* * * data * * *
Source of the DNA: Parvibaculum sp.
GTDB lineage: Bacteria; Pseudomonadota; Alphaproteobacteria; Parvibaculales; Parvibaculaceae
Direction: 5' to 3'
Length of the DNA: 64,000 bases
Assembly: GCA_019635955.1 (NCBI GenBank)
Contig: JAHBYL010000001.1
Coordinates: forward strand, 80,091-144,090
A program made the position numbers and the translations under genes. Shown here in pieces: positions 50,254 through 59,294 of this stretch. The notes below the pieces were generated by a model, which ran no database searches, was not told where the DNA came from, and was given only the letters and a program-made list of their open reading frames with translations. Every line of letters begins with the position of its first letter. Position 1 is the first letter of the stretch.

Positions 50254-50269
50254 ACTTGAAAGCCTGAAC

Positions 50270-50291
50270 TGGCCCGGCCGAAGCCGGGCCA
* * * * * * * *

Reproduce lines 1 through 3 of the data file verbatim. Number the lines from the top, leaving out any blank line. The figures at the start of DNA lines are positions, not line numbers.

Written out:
Source of the DNA: Parvibaculum sp.
GTDB lineage: Bacteria; Pseudomonadota; Alphaproteobacteria; Parvibaculales; Parvibaculaceae
Direction: 5' to 3'